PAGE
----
Did you know that in the United States we have a “period tax”? Menstrual products carry an additional tax on them, categorized as a “luxury” product. While I agree that some pads try to be bougie as eff, why is a product necessary for public health considered a luxury? There is no option for a bleeding person to not need a product to contain that bleeding. Periods are a normal, biological event that is not elective.
Period. is global, youth-powered non-profit that is fighting to end period poverty and period stigma through service, education, and advocacy. Period poverty is the lack of financial resources to purchase necessary products for menstruation. This primarily includes sanitary products, but lets take it one step further. How would you cope if you were unable to purchase pain medication or a heating pad for cramps, or could not seek out medical care for a lack of periods or for painful, heavy periods?
In my previous job, I worked as a liaison between volunteers and various non-profits, that included several local shelters and food banks. When we asked for specific items that they may need, they always listed period products as something they rarely had on hand, despite many women and young girls asking for these items.
But why was no one donating these items? Because there is still a stigma surrounding periods, even among women, and it is not wired into our thoughts to easily consider that these are necessary items, just as much as food and clothing.
Lack of access to appropriate and sterile period products can result in harmful results to women. If they do not have a way to contain the blood, girls may stay home from school (2-5 days every month) or women may miss work, risking their job. Alternatively, they may rely on products that will increase the risk of infections. They may be using reusable pads or menstrual cups, but not have a way to adequately wash and sterilize. Or maybe they need alternative solutions, such as rags or newspapers.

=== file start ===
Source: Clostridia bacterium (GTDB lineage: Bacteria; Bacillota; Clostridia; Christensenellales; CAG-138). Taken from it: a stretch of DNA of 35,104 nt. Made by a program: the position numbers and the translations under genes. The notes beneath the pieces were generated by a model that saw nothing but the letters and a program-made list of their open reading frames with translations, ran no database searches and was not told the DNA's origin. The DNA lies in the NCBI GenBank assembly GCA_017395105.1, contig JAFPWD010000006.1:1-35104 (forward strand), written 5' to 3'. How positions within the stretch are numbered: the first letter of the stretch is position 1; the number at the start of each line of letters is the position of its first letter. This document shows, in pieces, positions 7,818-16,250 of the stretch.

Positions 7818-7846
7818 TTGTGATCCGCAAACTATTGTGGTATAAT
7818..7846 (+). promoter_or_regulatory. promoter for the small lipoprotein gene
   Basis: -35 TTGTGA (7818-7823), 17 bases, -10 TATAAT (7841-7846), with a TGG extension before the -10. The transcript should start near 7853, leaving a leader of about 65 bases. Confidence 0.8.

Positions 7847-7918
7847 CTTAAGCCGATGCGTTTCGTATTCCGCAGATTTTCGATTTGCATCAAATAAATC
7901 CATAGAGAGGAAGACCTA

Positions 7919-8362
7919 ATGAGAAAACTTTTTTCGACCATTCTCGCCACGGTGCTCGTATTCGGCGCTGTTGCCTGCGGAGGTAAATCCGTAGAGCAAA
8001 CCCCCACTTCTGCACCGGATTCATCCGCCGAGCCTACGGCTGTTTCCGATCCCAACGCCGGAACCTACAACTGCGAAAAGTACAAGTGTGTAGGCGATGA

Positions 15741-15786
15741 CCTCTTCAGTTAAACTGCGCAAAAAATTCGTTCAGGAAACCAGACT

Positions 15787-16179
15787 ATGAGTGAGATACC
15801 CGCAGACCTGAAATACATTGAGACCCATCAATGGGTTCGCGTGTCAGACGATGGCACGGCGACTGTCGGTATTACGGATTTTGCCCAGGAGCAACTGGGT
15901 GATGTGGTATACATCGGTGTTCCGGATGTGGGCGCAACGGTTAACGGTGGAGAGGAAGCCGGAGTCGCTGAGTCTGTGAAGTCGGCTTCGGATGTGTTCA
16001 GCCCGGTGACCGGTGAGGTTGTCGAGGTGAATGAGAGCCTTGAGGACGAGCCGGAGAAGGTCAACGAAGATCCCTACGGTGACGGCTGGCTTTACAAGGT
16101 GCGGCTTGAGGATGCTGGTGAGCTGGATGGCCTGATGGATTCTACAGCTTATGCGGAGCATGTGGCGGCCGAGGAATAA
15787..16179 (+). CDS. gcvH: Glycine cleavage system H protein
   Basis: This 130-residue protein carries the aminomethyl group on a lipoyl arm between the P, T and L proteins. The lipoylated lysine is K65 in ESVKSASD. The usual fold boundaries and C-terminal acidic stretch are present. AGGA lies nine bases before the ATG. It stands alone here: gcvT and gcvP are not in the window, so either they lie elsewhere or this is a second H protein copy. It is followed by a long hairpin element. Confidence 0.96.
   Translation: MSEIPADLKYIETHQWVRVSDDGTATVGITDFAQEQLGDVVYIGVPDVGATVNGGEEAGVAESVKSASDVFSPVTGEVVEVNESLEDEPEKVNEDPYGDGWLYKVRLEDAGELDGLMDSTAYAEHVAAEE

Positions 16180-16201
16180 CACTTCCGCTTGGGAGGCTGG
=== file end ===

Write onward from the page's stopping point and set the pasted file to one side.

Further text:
Shame and Abuse of Women
I once was at a church that had donation bins by the entrances for canned food and toiletries. One day someone donated a large box of pads, which was awesome! But, one of the parishioners noticed the pads sitting in the donation box and quickly spoke to a parish staff member, expressing their concern that Mass would be starting soon and EVERYONE could see the box of pads.
Why was this an issue?
THINX conducted a U.S. study that painted an accurate picture of period shaming. Some of the results include:
- 58% of women have felt a sense of embarrassment simply because they were on their period
- 42% of women have experienced period-shaming, with one in five being made to have these feelings because of comments made by a male friend.
- 12% of women have been shamed by a family member
- 51% of men think that it is inappropriate for women to openly mention their menstrual cycles in the workplace.
- 62% claim that they have experienced others failing to take their period pain seriously.
- 56% of women feel uncomfortable initiating or having sex on their periods over fears about how their partner would react.
Periods are also often weaponized against bleeding persons. Endometriosis.net states that “Financial abuse can perpetuate period poverty. Even if a couple has enough money to afford period products, an abuser may not allow their partner to buy the products they need. The abuser may insist their partner save money by rationing how many pads or tampons they use.”
The spectrum is wide, but the ongoing stigmas surrounding poverty lead to lasting damage of self-esteem, possible health issues, and even violence against women.
How You Can Help
Start in your Homes: Do you have children or younger siblings? You can start by normalizing conversations about menstruation in your own family, for both boys and girls. Allow them to ask questions. Explain things in age appropriate, but anatomically correct terms ( ex. don’t use a slang word for a body part). If you aren’t sure how to start, there are countless resources for all ages online or in the library.
Don’t embarrass your menstruating friends: Resist the urge to make jokes about their period. If they need to purchase pads or tampons, treat it like an underwhelming event. Listen when they do talk about their experience and validate what they are going through.
Educate yourself: a lot of the discomfort that we have is the direct result of a lack of information. We are fearful or reluctant towards things we do not know or understand. And when we are uncomfortable, we respond poorly and perpetuate outdated stigmas. Do periods make you uncomfortable? Then learn about them! Research online, ask your menstruating friends, and take the time to understand. When you know more, then see if that discomfort is still there.